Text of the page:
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A simple song, a sigh profound.
1 There Faith shall come, a pilgrim gray,
To bless the tomb that wraps thy clay:
And calm Religion shall repair
To dwell a weeping hermit there.
Truth, Fortitude, and Friendship, shall agree
To blend their virtues while they think of thee.
AIR. CHORUS POMPOSO.
Let us, let all the world agree,
Fast by that shore where Thames' translucent stream
1 These four lines, with some alteration, taken from Collins's Ode in the year 1746.
While novelty, with cautious cunning, Through every maze of fancy running, From China borrows aid to deck the scene:There sorrowing by the river's glassy bed, Forlorn, a rural bard complain'd, 2 All whom Augusta's bounty fed, All whom her clemency sustain'd;The good old sire, unconscious of decay, The modest matron, clad in homespun gray, The military boy, the orphan'd maid, The shatter'd veteran, now first dismay'd;These sadly join beside the murmuring deep, And as they view the towers of Kew, Call on their mistress, now no more, and weep.
CHORUS AFFETUOSO, LARGO.
Ye shady walks, ye waving greens,
Ye nodding towers, ye fairy scenes,
Let all your echoes now deplore,
That she who form'd your beauties is no more.
First of the train the patient rustic came, Whose callous hand had form'd the scene, Bending at once with sorrow and with age, With many a tear, and many a sigh between,
1 All that on Granta's fruitful plain Rich streams of regal bounty pour'd.
Gray's Inst. Ode, St. iv.
'And where,' he cried, ' shall now my babes
have bread, Or how shall age support its feeble fire? No lord will take me now, my vigour fled, Nor can my strength perform what they require: Each grudging master keeps the labourer bare, A sleek and idle race is all their care: My noble mistress thought not so! Her bounty, like the morning dew, Unseen, though constant, used to flow, And as my strength decay'd, her bounty grew.'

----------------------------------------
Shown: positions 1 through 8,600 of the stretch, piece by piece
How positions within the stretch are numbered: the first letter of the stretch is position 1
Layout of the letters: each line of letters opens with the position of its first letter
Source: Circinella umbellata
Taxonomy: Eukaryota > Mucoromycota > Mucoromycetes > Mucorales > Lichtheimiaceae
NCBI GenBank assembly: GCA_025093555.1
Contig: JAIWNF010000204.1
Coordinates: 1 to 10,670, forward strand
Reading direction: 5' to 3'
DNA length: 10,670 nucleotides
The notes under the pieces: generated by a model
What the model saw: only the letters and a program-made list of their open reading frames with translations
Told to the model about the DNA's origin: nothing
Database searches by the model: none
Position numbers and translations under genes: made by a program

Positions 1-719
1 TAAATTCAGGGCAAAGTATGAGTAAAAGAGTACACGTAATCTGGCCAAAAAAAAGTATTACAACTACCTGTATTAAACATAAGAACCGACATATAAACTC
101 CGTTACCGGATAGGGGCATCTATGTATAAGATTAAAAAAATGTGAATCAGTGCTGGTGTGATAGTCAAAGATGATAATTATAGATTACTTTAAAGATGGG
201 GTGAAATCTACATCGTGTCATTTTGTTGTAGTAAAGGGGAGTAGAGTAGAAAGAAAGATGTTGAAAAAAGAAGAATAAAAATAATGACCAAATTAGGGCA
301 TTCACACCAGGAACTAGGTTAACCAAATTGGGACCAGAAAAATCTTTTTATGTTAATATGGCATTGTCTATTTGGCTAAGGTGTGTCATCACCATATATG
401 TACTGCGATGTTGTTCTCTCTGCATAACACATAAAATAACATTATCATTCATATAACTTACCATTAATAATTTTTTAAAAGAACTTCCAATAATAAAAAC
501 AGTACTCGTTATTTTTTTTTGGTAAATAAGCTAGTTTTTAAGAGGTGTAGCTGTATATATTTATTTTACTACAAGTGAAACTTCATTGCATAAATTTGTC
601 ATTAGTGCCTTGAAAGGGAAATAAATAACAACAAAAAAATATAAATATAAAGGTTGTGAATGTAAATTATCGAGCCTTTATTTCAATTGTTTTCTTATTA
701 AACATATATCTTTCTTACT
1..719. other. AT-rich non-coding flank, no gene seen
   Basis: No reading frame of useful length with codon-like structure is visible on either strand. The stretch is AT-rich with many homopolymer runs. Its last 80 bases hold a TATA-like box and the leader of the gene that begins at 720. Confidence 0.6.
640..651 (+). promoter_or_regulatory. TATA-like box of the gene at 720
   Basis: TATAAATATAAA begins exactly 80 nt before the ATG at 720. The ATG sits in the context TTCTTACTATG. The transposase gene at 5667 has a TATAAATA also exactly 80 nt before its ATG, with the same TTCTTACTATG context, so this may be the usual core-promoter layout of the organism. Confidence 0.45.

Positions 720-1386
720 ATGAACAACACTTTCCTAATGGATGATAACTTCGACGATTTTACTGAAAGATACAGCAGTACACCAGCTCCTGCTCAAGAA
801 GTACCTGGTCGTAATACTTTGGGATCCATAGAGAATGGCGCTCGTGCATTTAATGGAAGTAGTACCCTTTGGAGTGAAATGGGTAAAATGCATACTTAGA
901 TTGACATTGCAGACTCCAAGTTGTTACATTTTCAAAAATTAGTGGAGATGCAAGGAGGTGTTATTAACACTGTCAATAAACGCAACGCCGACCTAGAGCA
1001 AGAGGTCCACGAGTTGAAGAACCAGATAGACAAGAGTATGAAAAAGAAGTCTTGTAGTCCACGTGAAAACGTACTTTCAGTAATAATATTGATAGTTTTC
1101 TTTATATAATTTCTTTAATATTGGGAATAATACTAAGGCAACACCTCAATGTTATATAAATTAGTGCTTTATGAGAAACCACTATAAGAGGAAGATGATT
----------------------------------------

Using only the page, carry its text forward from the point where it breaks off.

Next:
In decent dress, and coarsely clean,
The pious matron next was seen,
Clasp'd in her hand a godly book was borne,
By use and daily meditation worn;
That decent dress, this holy guide,
Augusta's care had well supplied.
And ah! she cries, all woe begone,
What now remains for me?
Oh! where shall weeping want repair
To ask for charity?
Too late in life for me to ask,
And shame prevents the deed,
And tardy, tardy are the times
To succour, should I need.
But all my wants, before I spoke,
Were to my mistress known;
She still reliev'd, nor sought my praise,
Contented with her own.
SONG BY A WOMAN.
Each day, each hour, her name I'll bless,
The hardy veteran after struck the sight, Scarr'd, mangled, maim'd in every part, Lopp'd of his limbs in many a gallant fight, In nought entire—except his heart:Mute for a while, and sullenly distress'd, At last the impetuous sorrow fired his breast. Wild is the whirlwind rolling O'er Afric's sandy plain, And wild the tempest howling Along the billow'd main:But every danger felt before, The raging deep, the whirlwind's roar, Less dreadful struck me with dismay, Than what I feel this fatal day. Oh, let me fly a land that spurns the brave, Oswego's dreary shores shall be my grave;I'll seek that less inhospitable coast, And lay my body where my limbs were lost.
SONG. BY A MAN BASSO SPIRITUOSO.
Old Edward's sons, unknown to yield,
In innocence and youth complaining, Next appear'd a lovely maid, Affliction o'er each feature reigning, Kindly came in beauty's aid;Every grace that grief dispenses, Every glance that warms the soul, In sweet succession charms the senses, While pity harmonized the whole'The garland of beauty' ('tis thus she would say,)'No more shall my crook or my temples adorn, I'll not wear a garland, Augusta's away, I'll not wear a garland until she return:
But alas! that return I never shall see:
The echoes of Thames shall my sorrows proclaim, There promised a lover to come, but, oh me!'Twas death, 'twas the death of my mistress that came. But ever, for ever, her image shall last,
3 These lines altered from Collins's Ode on the Death of Col. Ross.